London mayor welcomes Uber employer’ humility after licence loss

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LONDON (Reuters) – London Mayor Sadiq Khan welcomed the humility revealed by Uber’s [UBER.UL] president after the city stripped the taxi app of its license to operate, once again criticized the company’s London management on Thursday.

Transportation for London (TfL) stunned Uber last month by deeming it unfit to run a taxi service and refusing to renew its license, pointing out the firm’s approach to reporting major criminal offenses and background checks on motorists.

Uber CEO Dara Khosrowshahi satisfied TfL Commissioner Mike Brown on Tuesday for conversations both sides explained as “constructive.” Khan stated he did not have talks with the Silicon Valley firm’s boss.

Khan, a center-left political leader from the opposition Labour party, has actually consistently slammed Uber’s management in Britain, formerly stating that rather of hiring “an army of PR professionals and an army of legal representatives” it had to address the problems raised by TfL.

Khan, who is also chairman of TfL, contrasted that with Khosrowshahi, who apologized for the company’s mistakes in an open letter to Londoners last week.

“What provides me self-confidence about the TfL decision is the truth that the international chief executive officer for Uber asked forgiveness to London,” Khan told LBC Radio.

“I believe that bodes well in relation to the humbleness which hasn’t been revealed by Uber London or Uber UK,” he stated.

Mentioning separate disputes with unions in London over strike action on the underground train network, referred to as television, Khan said he always preferred to fix matters without court action.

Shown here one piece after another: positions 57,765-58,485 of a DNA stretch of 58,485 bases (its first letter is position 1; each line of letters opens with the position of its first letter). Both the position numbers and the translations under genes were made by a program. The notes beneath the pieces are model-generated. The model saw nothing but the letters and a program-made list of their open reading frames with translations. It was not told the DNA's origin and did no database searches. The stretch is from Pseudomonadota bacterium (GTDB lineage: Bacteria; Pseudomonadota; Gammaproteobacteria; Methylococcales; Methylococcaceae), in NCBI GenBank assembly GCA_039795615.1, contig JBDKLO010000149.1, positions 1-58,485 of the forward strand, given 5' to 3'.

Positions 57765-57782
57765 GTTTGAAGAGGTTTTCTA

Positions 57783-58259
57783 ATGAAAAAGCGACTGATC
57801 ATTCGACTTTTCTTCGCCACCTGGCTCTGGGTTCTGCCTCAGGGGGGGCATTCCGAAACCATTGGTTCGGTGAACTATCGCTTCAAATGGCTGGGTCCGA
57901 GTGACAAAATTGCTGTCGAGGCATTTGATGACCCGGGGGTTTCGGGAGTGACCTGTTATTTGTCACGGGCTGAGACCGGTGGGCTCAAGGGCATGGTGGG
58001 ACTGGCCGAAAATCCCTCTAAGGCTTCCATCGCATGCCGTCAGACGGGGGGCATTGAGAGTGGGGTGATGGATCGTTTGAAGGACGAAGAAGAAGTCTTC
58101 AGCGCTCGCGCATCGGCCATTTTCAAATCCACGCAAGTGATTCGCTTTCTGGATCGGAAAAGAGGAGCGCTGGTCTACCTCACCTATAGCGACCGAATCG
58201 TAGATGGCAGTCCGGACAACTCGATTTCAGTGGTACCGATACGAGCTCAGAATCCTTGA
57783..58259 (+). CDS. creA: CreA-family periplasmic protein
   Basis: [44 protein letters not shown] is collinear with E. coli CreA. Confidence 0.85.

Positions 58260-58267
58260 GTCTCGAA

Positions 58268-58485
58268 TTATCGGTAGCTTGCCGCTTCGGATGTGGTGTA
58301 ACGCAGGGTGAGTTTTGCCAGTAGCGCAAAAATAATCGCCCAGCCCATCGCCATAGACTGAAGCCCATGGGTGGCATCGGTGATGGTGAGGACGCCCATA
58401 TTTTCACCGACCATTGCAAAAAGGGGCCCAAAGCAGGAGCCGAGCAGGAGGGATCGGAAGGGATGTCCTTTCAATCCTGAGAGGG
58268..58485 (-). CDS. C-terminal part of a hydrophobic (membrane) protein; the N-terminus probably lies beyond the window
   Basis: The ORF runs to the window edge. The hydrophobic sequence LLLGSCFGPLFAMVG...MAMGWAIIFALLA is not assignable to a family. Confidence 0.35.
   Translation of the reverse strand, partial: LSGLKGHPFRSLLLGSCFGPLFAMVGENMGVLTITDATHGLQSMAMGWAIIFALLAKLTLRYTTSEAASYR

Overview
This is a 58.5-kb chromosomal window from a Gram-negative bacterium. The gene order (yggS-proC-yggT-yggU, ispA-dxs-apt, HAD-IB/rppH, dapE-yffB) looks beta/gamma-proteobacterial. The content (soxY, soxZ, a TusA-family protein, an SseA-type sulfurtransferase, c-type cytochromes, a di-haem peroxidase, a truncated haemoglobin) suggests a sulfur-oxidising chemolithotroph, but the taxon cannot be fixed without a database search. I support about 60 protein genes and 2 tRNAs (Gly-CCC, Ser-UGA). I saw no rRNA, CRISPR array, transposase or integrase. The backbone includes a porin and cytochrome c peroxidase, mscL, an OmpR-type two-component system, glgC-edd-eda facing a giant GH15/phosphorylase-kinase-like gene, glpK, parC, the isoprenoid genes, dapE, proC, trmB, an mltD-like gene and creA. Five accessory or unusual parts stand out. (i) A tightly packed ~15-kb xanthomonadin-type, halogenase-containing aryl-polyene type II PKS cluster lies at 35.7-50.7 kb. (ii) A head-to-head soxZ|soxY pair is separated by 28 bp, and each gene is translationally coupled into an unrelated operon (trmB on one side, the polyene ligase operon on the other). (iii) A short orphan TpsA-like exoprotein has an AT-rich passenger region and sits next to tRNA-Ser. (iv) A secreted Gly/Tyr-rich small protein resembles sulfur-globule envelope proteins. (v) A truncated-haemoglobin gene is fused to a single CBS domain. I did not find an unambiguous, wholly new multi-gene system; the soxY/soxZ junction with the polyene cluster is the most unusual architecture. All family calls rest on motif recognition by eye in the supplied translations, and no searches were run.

“The international CEO has disappeared to do some further work and I constantly think, as I stated before when it concerned the tube strikes, the method to resolve distinctions is constructively and amicably around a table rather than through litigation,” he stated.

Asked on Thursday, Uber referred to its remarks on Tuesday when it assured to “make things right in London.”

Uber’s license expired on Sept. 30 but its roughly 40,000 drivers – specified by the company as those have made at least four trips in the last month – are still able to take passengers until an appeals process is exhausted, which could take months.

Uber’s fate in London will be decided by a judge who will rule on the appeal after it is sent by Oct. 13.

The company reported that 2016 revenue in Britain rose 59 percent to 37 million pounds ($49 million) and its pretax profit jumped 65 percent to 3 million pounds, inning accordance with a filing posted on Britain’s Companies House website.

Khosrowshahi, who has just been in the role for just over a month, has actually also had to deal with a fractured board in the United States, which on Tuesday attempted to end months of strife by all passing a series of steps to shore up corporate governance, generate major investor SoftBank and lessen the power of previous CEO Travis Kalanick.

Extra reporting by Andy Bruce; Modifying by Kate Holton and Mark Potter



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